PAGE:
In The Way

Transitioning from Bike Trip to School

This week has been relaxing, mostly. Partly boring, as most of the things I’ve been doing consist of trying to figure out how to pay for school and cleaning my room. Oh, and writing fun postcards to people we met this summer. That part is hard work, but really fun. ūüôā

Whenever I am at my parents house I’m constantly throwing things away and taking things to the local thrift store. ¬†My goal when I leave for Guatemala, apart from musical instruments, is to only have so much stuff to take with me on a plane, a small treasure chest of random oddities, and one small duffel bag full of winter clothes. This might be a little extreme but I think the life mentality of “packing light” is worth working for.

In a more blog-related manner, it’s time to put up these two posts. For the duration of this summer these two posts have represented what we have been doing in “What’s the Plan”, and why, “What Do You Do When It Rains? (FAQ)”.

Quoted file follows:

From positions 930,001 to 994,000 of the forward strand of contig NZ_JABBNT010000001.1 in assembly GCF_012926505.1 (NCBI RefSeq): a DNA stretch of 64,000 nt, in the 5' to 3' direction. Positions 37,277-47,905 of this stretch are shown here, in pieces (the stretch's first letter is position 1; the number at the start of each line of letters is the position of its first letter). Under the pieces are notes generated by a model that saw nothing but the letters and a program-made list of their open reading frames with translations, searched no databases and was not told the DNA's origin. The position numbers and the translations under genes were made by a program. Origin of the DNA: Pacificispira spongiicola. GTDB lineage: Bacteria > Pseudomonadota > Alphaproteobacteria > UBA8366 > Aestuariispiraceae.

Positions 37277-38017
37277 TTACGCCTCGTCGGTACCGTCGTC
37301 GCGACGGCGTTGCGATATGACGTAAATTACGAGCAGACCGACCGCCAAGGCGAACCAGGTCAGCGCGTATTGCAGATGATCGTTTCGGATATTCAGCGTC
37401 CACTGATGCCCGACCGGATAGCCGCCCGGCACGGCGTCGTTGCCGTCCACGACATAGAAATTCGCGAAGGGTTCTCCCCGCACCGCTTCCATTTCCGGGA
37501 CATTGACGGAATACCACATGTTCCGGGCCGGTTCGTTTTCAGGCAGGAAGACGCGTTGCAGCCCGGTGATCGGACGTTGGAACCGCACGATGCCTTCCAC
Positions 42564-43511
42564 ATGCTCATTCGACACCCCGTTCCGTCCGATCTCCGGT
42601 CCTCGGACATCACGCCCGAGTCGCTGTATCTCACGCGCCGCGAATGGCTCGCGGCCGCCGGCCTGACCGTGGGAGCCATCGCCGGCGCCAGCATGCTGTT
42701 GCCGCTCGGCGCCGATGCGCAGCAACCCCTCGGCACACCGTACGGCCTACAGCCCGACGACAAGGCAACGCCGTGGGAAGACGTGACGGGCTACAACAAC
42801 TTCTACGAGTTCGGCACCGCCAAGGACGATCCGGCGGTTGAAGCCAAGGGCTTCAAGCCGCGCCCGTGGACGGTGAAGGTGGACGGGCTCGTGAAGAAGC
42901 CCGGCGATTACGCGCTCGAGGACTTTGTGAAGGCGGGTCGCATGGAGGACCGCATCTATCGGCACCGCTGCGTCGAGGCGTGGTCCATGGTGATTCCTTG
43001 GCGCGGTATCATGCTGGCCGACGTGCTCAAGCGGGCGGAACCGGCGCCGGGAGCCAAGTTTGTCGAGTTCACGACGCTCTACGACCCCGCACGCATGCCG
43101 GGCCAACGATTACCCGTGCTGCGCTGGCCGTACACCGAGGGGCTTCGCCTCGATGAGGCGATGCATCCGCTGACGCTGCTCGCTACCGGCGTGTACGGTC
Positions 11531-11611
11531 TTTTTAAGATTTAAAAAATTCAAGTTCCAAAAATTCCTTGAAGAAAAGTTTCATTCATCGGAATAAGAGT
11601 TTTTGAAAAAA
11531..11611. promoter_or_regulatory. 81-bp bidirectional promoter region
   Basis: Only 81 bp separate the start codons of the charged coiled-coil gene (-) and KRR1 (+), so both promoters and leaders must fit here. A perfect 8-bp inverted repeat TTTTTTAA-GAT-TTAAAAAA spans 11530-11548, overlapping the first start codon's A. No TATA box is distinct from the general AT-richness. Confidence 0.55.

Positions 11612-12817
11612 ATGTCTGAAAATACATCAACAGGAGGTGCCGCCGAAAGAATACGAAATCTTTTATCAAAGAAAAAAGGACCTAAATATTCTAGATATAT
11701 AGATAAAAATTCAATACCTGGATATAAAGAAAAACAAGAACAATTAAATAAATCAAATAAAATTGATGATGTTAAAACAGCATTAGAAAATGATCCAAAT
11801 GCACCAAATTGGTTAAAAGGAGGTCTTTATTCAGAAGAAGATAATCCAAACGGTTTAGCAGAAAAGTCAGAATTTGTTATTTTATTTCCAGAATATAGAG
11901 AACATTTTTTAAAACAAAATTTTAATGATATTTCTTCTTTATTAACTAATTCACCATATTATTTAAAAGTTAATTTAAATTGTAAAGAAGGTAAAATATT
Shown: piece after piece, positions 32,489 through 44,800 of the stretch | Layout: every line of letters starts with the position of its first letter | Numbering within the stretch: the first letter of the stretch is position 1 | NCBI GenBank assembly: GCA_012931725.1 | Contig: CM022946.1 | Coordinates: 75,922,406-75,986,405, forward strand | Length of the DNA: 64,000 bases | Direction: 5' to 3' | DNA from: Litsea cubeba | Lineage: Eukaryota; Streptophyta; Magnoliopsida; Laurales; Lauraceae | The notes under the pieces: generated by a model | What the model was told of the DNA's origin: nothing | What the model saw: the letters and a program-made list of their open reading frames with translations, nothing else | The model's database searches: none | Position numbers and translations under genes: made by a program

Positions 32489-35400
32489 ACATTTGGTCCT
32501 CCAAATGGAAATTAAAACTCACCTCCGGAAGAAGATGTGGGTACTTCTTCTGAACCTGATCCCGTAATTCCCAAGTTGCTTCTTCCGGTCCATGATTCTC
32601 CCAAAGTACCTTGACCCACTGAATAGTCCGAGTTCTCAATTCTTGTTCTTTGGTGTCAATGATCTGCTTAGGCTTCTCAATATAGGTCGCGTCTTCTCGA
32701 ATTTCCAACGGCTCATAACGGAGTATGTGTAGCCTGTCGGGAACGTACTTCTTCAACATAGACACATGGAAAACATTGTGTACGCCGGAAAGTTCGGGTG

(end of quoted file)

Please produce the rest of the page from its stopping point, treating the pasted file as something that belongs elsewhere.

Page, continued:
May they not be forgotten.

“What’s the Plan”

“We (Valerie Sartor and David Shinabarger) are touring from Portland, Maine to Portland, Oregon on a tandem bicycle this summer.

We kicked the journey into high gear on May 23rd, and we plan to be in Oregon in mid-August.

Along the way we are meeting and greeting, telling lots of stories, pedaling lots of miles, eating lots of food, drinking lots of water, singing lots of songs, playing lots of games, wearing plenty of sunscreen, couchsurfing, camping, exploring, geocaching, and living out our dreams.

We are stoked and pumped to work through thousands of revolutions every day. But really, we just sit on our butts most of the time.

Anyways, this is the blog, and we hope to keep you updated as much as possible. :)”

“What Do You Do When It Rains?”

This is what happened to us when it rained inside Yellowstone National Park- We biked up Sylvan Pass, at 8,000 feet!

“Over the past three months we met 100’s of people and been asked 100’s of questions.¬† Here are the top ones!

Really? 

Yes we’re really doing this.

Are you crazy? 

After being told so by our friends, family, and every person we’ve met on the road so far, we’re starting to think so.